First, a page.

center: the model of the native substrate is expelled and
strong structural distortions are observed. From the topological point of view, the initial holodirected, tetrahedral,
tetracoordinated site evolves into a tricoordinated, hemidirected, trigonal site. Such a dramatic effect is expected to
disrupt the natural function of the metallated domain, which
could induce a complete inhibition. In the case of calmodulin,
things are more subtle. Although some distortions appear
upon the substitution, less pronounced changes than in
ALAD occur. The native holodirected structure becomes
rather hemidirected. The resulting perturbation on the
protein may not be strong enough to fully inhibit its
biochemical activity. Additional computations performed on
a set of model structures[33] support the previous conclusions:
sulfur-rich ZnII sites behave roughly as ALAD and are
dramatically affected by the Pb2+ cation, whereas CaII sites
behave as calmodulin. It is therefore expected that the
solution to saturnism may not rely on a single compound as a
distinction should be made between ZnII- and CaII-native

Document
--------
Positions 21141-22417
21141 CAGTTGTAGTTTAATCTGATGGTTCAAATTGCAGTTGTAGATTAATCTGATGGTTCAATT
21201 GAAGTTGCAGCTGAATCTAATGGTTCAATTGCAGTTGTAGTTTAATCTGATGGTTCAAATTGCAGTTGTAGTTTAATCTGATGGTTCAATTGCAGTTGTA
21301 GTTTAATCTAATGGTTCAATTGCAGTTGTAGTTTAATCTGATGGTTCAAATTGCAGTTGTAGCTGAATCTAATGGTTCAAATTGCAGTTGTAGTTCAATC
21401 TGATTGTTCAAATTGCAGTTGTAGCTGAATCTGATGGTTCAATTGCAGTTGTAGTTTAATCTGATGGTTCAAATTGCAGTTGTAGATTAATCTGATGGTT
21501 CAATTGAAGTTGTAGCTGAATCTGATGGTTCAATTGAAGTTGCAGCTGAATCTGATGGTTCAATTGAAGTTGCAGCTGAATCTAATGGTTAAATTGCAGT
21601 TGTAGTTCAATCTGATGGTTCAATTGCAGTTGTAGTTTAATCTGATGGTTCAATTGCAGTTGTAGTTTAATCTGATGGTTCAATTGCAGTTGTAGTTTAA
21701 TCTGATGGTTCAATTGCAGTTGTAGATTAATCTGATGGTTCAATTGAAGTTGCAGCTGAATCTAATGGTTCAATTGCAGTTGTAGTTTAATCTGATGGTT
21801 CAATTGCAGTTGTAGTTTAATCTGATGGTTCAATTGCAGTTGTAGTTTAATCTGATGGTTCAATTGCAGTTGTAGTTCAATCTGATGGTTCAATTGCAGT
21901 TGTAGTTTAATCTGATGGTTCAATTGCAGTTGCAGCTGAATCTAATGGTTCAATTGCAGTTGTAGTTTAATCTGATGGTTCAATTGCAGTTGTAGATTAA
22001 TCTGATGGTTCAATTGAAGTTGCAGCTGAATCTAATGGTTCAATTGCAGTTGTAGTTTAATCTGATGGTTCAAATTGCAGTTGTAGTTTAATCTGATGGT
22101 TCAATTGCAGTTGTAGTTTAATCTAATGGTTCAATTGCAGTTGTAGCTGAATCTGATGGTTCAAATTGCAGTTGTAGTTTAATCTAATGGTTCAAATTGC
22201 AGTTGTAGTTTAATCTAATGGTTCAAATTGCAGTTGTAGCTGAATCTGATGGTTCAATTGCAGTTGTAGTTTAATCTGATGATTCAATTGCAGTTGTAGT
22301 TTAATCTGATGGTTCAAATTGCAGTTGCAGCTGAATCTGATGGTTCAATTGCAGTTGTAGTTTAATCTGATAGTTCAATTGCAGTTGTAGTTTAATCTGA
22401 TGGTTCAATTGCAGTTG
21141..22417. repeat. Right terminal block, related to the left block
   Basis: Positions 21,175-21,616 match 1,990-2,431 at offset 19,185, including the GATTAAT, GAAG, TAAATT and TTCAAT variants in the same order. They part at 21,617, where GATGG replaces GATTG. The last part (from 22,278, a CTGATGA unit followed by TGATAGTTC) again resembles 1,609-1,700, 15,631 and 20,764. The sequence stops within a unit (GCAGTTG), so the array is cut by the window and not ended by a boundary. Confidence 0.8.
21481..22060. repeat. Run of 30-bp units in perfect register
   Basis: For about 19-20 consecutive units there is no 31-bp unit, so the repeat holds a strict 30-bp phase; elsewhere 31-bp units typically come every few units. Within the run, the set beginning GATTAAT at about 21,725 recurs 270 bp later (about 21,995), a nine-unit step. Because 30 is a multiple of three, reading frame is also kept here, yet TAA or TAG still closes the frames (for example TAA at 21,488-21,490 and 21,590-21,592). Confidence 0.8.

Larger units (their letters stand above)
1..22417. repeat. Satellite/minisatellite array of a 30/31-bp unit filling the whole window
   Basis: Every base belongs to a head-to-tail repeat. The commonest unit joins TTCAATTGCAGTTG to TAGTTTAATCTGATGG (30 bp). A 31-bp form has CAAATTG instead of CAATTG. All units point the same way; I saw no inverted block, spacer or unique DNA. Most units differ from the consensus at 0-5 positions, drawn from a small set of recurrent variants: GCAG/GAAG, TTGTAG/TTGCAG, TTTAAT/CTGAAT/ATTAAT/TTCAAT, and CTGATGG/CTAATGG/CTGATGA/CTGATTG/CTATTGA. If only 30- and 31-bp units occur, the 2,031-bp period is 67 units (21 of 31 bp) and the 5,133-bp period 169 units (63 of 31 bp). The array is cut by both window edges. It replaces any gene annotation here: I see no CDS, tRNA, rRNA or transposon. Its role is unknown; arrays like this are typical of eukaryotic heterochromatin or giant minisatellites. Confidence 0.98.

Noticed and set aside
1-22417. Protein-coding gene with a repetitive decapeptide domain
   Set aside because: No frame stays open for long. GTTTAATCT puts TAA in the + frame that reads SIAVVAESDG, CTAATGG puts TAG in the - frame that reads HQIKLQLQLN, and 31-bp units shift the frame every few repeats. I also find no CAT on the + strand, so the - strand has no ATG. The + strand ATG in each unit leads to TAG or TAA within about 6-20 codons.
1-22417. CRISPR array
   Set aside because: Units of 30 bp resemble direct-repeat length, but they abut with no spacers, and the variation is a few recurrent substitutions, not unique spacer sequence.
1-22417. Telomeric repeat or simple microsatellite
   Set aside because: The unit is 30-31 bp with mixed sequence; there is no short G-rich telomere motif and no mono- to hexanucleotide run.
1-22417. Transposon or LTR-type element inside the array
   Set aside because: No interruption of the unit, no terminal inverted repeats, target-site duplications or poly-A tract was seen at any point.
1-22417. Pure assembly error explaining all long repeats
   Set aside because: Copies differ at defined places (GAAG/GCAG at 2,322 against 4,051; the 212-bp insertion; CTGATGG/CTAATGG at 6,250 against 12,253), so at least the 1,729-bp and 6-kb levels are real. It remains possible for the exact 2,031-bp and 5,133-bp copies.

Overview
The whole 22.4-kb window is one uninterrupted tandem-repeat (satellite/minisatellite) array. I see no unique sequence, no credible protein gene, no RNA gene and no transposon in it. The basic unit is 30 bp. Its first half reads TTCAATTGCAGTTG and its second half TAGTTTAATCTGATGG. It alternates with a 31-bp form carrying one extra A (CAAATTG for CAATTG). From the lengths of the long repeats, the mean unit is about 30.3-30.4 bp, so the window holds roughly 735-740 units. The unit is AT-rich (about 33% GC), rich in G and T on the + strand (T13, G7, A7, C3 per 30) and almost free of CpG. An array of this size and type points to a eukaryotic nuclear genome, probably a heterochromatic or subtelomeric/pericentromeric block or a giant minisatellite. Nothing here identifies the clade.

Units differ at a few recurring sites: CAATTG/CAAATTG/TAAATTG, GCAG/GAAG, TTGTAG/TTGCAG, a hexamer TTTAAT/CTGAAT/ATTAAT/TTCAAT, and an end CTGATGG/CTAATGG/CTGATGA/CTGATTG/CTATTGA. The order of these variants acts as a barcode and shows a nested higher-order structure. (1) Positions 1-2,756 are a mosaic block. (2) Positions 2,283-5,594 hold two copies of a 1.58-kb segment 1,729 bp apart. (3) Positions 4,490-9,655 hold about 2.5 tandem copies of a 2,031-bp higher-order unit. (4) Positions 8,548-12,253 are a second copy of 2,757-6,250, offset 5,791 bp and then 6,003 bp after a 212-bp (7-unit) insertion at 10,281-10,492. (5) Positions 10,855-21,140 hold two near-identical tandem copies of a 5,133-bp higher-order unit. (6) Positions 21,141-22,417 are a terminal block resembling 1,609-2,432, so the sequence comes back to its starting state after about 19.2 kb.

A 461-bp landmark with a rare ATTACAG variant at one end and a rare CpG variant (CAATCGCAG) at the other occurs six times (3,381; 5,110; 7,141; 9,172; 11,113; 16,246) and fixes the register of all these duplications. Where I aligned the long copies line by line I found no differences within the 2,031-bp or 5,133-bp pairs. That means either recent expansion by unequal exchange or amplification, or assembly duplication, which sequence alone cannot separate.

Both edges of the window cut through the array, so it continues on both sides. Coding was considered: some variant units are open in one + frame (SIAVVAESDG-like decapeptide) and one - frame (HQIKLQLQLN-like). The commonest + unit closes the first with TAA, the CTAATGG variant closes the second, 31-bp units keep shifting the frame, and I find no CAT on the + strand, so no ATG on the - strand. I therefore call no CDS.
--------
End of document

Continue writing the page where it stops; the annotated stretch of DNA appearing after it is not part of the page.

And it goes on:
proteins. Surprisingly, the fact that PbII complexes can be
classified as hemi- or holodirected according to the directional or nondirectional character of the 6s2 lone pair seems to
have always been considered as anecdotic even though it
could indeed be a key feature to design future Pb2+sequestering ligands. From the clear-cut insight obtained
above, one can expect that novel, efficient agents should
Angew. Chem. 2007, 119, 559 –562
exhibit appendages: 1) putting the Pb2+ cation in a tricoordinated sulfur-rich environment to ensure thiophilicity, and
2) stabilizing the 6s2 lone pair, the expansion of which seems
to be the driving force for the structural distortions encountered. From this point of view, improvable precursors could be